The Celebration of Mediocrity and Unoriginality in “STAR WARS: THE FORCE AWAKENS”




Look … I liked the new “STAR WARS” movie, “THE FORCE AWAKENS”.  I honestly do.  Heck, I feel it is better than J.J. Abrams’ two “STAR TREK” films.  But I am astounded that this film has garnered so much acclaim.  It has won the AFI Award for Best Picture.  It has been nominated by the Critics Choice Award for Best Picture.

“THE FORCE AWAKENS”???  Really?  It did not take long for certain fans to point out that the movie’s plot bore a strong resemblance to the first “STAR WARS” movie, “A NEW HOPE”.  In fact, I am beginning to suspect that J.J. Abrams and Lawrence Kasdan had more or less plagiarized the 1977 film, along with aspects from other movies in the franchise.  Worse, it has some plot holes that Abrams has managed to ineffectively explain to the media.  In other words, his explanations seemed like shit in the wind and the plot holes remained obvious.

Then I found myself thinking about “THE MAN FROM U.N.C.L.E.”, Guy Ritchie’s adaptation of the 1964-1968 television series.  I will not deny that the movie had some flaws.  Just about every movie I have seen throughout my life had some flaws.  But instead of attempting a carbon copy of the television series, Ritchie put his own, original spin of the show for his movie.  And personally, I had left the movie theater feeling impressed.  And entertained.  It is not that Ritchie had created a perfect movie.  But he did managed to create an original one, based upon an old source.  Now that was impressive.

But instead of having his movie appreciated, a good deal of the public stayed away in droves.  Warner Brothers barely publicized the film.  Worse, the studio released in August, the summer movie season’s graveyard.  And for those who did see the movie, the complained that it was not like the television show.  Ritchie had made changes for his film.  In other words, Ritchie was criticized for being original with a movie based upon an old television series.

This is incredibly pathetic.  One director is criticized giving an original spin to his movie adaptation.  Another director is hailed as the savior of a movie franchise for committing outright plagiarism.  This is what Western culture has devolved into, ladies and gentlemen.  We now live in a world in which the only movies that are box office hits are those that form part of a franchise.  We live in a society in which glossy and mediocre shows like “DOWNTON ABBEY” are celebrated.  We live in a world in which a crowd pleasing, yet standard movie biopic like “THE KING’S SPEECH”can receive more acclaim than an original film like “INCEPTION”.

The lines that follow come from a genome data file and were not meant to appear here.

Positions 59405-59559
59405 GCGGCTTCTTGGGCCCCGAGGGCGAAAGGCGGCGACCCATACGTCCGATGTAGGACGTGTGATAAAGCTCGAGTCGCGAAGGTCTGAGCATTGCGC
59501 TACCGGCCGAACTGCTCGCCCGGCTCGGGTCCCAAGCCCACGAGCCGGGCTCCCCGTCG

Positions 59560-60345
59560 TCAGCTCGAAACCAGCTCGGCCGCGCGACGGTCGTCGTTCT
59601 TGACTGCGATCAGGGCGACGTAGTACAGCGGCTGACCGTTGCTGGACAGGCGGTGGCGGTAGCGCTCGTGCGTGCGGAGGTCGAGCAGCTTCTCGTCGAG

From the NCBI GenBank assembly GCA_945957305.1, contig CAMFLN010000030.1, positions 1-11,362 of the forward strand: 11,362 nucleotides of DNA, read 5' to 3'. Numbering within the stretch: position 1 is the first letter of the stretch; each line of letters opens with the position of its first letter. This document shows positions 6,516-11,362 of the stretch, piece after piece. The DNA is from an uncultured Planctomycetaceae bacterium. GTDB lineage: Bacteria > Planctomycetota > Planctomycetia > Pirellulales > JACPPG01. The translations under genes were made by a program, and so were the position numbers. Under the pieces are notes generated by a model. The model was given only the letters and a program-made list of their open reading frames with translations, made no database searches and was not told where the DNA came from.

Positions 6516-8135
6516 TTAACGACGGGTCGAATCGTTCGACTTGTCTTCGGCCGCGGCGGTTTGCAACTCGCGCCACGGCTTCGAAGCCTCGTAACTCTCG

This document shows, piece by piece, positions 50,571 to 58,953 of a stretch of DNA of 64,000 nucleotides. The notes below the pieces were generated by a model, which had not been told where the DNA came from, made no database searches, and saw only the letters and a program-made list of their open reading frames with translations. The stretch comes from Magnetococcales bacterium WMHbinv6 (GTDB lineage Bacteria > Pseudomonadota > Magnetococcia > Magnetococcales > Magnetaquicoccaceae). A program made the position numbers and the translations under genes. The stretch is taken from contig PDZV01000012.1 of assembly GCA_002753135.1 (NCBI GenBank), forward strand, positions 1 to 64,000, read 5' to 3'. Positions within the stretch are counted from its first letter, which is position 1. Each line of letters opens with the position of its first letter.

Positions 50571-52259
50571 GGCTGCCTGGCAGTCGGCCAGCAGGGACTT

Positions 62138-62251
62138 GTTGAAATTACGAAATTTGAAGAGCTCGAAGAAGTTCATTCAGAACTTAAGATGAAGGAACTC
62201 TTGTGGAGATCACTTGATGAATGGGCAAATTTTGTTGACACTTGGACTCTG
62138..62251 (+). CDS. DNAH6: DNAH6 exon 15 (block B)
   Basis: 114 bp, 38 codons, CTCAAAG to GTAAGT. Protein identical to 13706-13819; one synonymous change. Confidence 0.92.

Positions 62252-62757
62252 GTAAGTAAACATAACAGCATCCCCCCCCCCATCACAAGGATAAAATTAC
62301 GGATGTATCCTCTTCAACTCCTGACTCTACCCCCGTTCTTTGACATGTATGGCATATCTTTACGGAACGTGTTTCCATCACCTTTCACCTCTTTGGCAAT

In regard to culture or even pop culture, this society is rushing toward conformity, familiarity and mediocrity.  God help us.


3 Responses

  1. A bit harsh, but you have a point.

    One German newspaper had an article about the plot holes of TFA and complained that the Saga seems not to progress. At the same time, they implicitly dismissed the prequels (aka the 3 films that introduced new ideas & themes into the SW universe IMHO – and let’s not forget The Clone Wars).
    I am not saying that the writers of the article have to like the prequels or think of them as an artistic success. Still, they should at least have acknowledged what GL did (or tried to do) with the PT.

    • Apart from that, I would really like to read an honest “Behind the Scenes” of the production. How did GL’s story treatments look like (at least for TFA)? Who dismissed them? How did Arndt’s script look like? That’s still not clear. (I do not want to blame Abrams for dismissing the story treatments because he says that it was not him, and I think that he is “innocent until proven guilty.”)

  2. I am curious about why Lucas’ treatments were dismissed. I heard a rumor that he wanted at least two of his leading characters to be younger than the Finn and Rey characters, and that Disney did not want a repeat of the nine year-old Anakin from “THE PHANTOM MENACE”. Okay, I have no problems with that. However, I never had a problem with a nine year-old Anakin in the 1999 film.

    But honestly . . . to rehash “A New Hope” in that manner? I thought Abrams and Disney took sentimentality a bit too far. What is really disturbing is that many people had no problems with this lack of originality.

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